Many subjects devalued by Progress 8 are undersubscribed in this year’s training intake. To boost recruitment, Oliver Beach suggests, schools should use new entrants’ skills beyond the classroom

We’d all like to see graduates running down university corridors to bag a place in schools. Imagine: economics grads stomping down corridors, carrying Adam Smith’s Wealth of Nations in one hand, their PGCE application in another, seeking a coveted place in a school.

Recently, I spent a week meeting teachers in Shanghai and Beijing who all wanted to become teachers to impart knowledge but also to give more, challenge the status quo and redefine curriculum based on their learning experiences at university.

The initial teacher training (ITT) census reveals five subjects that are undersubscribed for 2015-16; design and technology, religious education, art, business studies and computing. The latter is undersubscribed by 214, a deeply concerning figure with digital literacy at the forefront of the national agenda.

So why, unlike their Chinese counterparts, are these graduates not thirsty to join teaching?

I wonder whether the Progress 8 measure is unintentionally devaluing these undersubscribed subjects. Teachers are often concerned about how their subject will be viewed by parents and leaders in schools.

Subject equity is a source of contention for many drama teachers, for example. Would you want to join a profession knowing the subject you’ll teach will be deprioritised by leaders due to the (perceived) pressure from the government?

This can be taken further. Not only should there be subject equity but teachers should be expected to challenge the curriculum to develop students’ knowledge in relation to what is necessary for when they leave school, and to contribute to the development of other teachers within their subject area.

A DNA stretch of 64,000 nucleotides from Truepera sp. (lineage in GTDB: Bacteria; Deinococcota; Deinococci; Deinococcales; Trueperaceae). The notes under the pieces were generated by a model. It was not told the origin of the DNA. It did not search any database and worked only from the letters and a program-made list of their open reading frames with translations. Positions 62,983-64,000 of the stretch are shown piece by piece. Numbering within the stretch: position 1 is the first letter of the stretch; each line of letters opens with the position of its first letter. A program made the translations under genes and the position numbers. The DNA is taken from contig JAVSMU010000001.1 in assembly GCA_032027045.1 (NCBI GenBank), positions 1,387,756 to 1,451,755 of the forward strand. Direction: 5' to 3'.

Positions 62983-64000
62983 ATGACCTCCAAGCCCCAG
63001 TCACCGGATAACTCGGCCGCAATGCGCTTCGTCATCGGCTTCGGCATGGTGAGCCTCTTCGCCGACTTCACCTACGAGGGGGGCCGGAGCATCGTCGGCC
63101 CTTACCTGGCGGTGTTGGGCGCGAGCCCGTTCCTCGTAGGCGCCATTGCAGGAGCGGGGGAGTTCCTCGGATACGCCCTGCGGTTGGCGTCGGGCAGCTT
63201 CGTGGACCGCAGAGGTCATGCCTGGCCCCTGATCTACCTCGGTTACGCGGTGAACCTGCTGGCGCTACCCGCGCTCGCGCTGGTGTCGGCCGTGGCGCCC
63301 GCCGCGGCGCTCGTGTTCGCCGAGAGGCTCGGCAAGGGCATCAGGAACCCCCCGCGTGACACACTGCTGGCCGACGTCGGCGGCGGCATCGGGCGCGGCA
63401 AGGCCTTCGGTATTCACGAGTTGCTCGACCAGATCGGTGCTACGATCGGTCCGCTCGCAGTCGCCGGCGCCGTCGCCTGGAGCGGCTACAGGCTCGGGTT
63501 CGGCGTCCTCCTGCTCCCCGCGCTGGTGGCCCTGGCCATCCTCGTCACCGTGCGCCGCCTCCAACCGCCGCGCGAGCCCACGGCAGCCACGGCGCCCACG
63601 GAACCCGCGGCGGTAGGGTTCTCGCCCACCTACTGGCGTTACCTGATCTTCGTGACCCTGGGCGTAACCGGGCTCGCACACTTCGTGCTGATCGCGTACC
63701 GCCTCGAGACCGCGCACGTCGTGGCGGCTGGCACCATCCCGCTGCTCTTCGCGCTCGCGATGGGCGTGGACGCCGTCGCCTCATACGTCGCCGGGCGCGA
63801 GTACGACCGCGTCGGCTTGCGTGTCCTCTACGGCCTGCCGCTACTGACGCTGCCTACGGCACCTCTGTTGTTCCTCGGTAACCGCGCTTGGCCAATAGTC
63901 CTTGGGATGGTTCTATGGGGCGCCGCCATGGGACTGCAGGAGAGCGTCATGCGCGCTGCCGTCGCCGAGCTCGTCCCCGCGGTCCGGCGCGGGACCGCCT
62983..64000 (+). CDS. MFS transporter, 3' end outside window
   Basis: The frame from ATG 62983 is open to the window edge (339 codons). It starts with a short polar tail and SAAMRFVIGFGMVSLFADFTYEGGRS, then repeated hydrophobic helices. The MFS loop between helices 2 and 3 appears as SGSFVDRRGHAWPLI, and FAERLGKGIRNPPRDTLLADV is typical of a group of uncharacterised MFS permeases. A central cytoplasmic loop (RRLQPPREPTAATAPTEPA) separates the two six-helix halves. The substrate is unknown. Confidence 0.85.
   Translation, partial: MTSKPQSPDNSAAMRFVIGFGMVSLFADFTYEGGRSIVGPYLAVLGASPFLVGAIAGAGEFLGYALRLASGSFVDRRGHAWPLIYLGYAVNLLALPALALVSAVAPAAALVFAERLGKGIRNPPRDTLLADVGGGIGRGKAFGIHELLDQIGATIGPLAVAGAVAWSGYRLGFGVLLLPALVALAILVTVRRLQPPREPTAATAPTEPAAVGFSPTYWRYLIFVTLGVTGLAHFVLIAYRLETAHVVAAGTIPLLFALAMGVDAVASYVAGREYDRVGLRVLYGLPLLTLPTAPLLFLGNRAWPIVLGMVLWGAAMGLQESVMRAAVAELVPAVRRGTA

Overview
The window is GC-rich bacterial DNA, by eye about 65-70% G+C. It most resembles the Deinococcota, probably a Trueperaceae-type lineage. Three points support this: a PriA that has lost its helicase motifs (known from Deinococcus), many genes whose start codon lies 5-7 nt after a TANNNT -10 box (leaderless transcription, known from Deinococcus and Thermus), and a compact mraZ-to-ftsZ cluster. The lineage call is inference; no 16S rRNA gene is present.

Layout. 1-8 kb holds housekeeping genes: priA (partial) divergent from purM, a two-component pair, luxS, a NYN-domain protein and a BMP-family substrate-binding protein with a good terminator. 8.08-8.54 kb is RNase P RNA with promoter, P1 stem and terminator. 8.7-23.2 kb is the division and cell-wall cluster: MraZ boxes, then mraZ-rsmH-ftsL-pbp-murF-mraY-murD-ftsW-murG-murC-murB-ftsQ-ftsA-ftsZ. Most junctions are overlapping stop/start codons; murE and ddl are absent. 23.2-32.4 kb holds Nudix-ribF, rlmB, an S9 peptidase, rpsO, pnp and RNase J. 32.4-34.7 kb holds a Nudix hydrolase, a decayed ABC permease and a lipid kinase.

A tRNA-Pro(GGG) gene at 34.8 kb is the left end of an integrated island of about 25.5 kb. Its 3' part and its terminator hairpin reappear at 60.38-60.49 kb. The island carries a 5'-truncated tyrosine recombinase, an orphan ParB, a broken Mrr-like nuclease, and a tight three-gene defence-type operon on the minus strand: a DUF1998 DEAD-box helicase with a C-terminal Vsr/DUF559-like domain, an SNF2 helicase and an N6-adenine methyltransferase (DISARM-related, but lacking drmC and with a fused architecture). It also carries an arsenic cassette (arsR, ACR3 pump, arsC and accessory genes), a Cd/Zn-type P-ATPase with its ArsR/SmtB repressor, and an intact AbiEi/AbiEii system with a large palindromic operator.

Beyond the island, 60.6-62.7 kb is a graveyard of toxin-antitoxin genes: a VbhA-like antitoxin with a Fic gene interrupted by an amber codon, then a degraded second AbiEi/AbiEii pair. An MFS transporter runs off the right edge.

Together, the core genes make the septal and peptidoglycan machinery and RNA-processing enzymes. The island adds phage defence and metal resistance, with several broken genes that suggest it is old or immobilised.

This expectation would incentivise graduates, making teaching into a platform to contribute academic prowess to a subject “loved” so much that they wish to continue studying it for years.

Some of the skills that computer science, art and management graduates bring to schools could transform the environments they join. Schools could benefit not just from their teaching, but also from their skills beyond the classroom.

Computer science graduates could ensure, for instance, that students are using the best technology or that other teachers are improving their digital literacy – we’re seeing a lot of growth in enterprise in this sector.

Management graduates could contribute to helping schools understand how effective organisational structures inform performance. Art/architecture graduates could design classrooms or working spaces for young people.

I wouldn’t want to disparage leaders in schools, but some teachers are promoted and put in charge of teacher development or infrastructure budgets without enough knowledge.

A school that receives an accounting graduate from a Russell Group university might consider using his or her years of experience with budgetary considerations instead of assigning a departmental budget to a fantastic physics teacher who deserves more whole-school responsibility. Wouldn’t it be better for the physics teacher to focus on curriculum?

Schools are full of experts whose skills are underused. We must offer entrants a bigger seat at the table. This in turn will let teachers develop their area of expertise as well as use their accumulated knowledge to help students.

To incentivise the best graduates or career changers into the profession, we must not only promote teachers as thought-leaders but also create opportunities for new entrants to use their degree in more meaningful ways. If we do this, new teachers won’t just see classrooms as their future but also managing relevant projects that deliver impact far beyond Progress 8.